“We found that, for men only, intake of fruit and vegetables was positively associated with the proportion of healthy food outlets around home”, explained Christelle M. Clary of the university’s department of social and preventative medicine, who led the study. Why men and not women? “This may be because women, who are in general more nutritionally knowledgeable, may engage in different food shopping strategies than men, and rely on other aspects of the food environment than the proportion of food stores locally available,” suggested Professor Yan Kestens, who directed the study.
The study was based on data from the Canadian Community Health Survey (CCHS), and looked at the eating habits of 49,403 Canadians living in Toronto, Montreal, Vancouver, Calgary and Ottawa (including Gatineau, Quebec). The food outlets of each city were mapped using a database containing information on the type and location of all food businesses. For the purpose of this study, supermarkets, grocery stores, fruit and vegetable stores and natural food stores were considered as potential sources of “healthy foods” (especially fruits and vegetables), while convenience stores and fast-food restaurants were considered less healthy food sources.
This data was then overlaid with the participant’s residential postal codes in order to assess the relative availability of healthy and unhealthy food sources around participant’s home. Researchers accounted for other factors known to influence eating habits, such as age, education, or income. “Overall, the data show that women from our sample declare eating on average 4.4 portions of fruit and vegetables per day, almost one more daily portion than men,” Clary said. “The data also show that fruit and vegetable consumption is significantly higher in Montreal, at 4.14 portions per day, than in Toronto, at 3.86 portions per day,” she added.
Why men’s fruit and vegetable consumption is related to the proportion of healthy outlets remains unclear. “Among the potential explanations for these findings is that neighbourhoods where healthy (or unhealthy) food sources are bountiful may reflect social norms regarding food consumption in that area, encouraging individuals to conform to the social norm,” Kestens explained. The research team believes that more research is needed to gain a better understanding of the mechanisms linking food environments and diet. “Overall, the statement of differential findings within Canadian population that we have uncovered warns against the search for a single universal effect of food environments on our health-related habits,” Kestens concluded.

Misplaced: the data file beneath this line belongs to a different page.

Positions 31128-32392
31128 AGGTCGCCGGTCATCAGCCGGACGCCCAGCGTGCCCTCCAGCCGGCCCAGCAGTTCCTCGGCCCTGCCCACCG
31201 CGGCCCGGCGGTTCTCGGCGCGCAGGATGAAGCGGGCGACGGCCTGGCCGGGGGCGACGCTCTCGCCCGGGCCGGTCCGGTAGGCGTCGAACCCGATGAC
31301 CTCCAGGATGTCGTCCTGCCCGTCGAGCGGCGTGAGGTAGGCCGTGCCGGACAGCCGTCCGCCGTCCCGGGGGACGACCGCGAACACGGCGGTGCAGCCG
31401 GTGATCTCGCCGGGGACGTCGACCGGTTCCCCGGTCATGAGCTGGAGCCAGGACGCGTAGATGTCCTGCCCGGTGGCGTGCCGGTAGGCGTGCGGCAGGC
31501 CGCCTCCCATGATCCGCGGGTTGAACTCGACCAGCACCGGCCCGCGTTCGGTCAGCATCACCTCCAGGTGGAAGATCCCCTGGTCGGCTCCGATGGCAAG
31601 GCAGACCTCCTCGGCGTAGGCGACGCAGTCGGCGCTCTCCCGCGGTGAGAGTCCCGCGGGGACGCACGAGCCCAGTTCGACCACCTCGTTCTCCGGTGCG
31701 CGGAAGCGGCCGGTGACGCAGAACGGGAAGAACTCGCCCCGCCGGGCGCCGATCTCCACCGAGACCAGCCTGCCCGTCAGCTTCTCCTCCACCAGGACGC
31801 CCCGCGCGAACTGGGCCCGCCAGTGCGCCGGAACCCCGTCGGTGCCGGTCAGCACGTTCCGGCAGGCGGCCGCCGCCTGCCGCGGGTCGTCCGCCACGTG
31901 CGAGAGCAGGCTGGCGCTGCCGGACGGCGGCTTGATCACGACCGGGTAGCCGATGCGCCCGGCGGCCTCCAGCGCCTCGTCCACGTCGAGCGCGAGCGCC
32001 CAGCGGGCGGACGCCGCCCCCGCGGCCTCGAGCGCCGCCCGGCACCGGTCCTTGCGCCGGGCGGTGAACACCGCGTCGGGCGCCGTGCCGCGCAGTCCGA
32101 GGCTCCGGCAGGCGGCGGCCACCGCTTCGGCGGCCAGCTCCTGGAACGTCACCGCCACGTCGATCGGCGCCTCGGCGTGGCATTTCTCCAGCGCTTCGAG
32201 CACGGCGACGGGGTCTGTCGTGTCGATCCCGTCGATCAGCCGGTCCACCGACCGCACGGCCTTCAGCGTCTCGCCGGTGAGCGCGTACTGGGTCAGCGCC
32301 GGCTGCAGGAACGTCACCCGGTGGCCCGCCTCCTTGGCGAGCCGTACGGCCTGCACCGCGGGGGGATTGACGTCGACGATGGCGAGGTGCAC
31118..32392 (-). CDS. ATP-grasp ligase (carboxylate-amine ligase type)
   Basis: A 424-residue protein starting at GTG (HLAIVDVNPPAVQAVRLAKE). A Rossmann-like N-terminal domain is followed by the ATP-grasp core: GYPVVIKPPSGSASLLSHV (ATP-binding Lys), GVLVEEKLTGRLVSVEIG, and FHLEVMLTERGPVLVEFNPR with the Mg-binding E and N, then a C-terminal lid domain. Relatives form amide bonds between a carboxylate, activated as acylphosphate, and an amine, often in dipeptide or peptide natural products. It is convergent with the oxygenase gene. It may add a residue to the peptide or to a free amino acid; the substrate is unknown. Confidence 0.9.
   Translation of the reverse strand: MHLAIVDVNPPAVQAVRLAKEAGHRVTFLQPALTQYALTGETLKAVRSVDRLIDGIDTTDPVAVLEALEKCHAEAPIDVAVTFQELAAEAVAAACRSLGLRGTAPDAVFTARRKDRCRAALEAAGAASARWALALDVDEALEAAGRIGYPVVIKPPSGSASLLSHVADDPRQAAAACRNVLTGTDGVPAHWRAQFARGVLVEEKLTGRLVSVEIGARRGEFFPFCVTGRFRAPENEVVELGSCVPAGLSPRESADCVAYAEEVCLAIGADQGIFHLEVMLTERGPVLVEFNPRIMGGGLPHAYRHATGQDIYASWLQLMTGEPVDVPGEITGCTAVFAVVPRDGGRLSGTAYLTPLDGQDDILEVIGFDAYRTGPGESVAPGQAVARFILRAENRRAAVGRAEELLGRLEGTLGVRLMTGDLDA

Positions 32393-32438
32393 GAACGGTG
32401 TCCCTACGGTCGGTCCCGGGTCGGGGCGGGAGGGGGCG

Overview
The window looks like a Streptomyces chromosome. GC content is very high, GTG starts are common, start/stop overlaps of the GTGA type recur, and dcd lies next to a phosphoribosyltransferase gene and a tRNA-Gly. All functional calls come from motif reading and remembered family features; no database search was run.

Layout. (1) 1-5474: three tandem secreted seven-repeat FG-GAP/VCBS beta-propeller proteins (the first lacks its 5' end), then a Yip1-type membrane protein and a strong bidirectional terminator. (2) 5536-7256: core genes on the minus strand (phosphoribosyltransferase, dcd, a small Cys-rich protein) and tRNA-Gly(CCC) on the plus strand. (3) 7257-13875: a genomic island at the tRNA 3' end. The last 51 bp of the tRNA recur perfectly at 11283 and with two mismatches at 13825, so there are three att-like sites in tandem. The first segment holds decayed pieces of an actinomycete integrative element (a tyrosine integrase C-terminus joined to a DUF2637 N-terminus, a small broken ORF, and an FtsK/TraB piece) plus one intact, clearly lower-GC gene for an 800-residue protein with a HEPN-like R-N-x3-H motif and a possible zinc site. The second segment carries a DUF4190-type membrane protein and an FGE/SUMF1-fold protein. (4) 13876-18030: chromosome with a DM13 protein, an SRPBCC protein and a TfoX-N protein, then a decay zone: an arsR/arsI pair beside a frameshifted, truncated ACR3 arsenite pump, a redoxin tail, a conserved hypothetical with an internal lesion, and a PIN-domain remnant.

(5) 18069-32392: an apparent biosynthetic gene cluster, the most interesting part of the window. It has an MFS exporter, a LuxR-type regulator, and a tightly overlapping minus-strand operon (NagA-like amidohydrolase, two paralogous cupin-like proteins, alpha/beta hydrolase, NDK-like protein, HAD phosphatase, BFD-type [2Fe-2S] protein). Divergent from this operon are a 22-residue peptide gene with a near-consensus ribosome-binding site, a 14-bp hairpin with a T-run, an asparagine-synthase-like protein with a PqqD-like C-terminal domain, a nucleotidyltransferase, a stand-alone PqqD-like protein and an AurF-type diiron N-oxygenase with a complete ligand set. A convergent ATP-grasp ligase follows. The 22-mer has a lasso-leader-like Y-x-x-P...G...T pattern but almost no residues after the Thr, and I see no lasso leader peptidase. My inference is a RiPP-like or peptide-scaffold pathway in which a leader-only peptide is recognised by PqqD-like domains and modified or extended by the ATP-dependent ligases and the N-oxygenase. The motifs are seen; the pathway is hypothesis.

About this study:
Christelle M. Clary and Yan Kestens are affiliated with the University of Montreal’s Department of Social and Preventive Medicine and the Research Centre at the Centre hospitalier de l’Université de Montréal. Their study Should we use absolute or relative measures when assessing foodscape exposure in relation to fruit and vegetable intake? Evidence from a wide-scale Canadian study has been accepted for publication in Preventative Medicine on December 4, 2014. This study was supported by the Canadian Institutes of Health Research (CIHR grant # MOP-106420). Christelle M. Clary was supported by three grants from the Research Centre – Centre Hospitalier de l’Université de Montréal (CRCHUM), the Quebec Inter-University Center for Social Statistics (QICSS), and the École de Santé Publique de l’Université de Montréal (ESPUM). Yan Kestens holds a CIHR Chair in Applied Public Health on Urban Interventions and Population Health. The University of Montreal is officially known as Université de Montréal.
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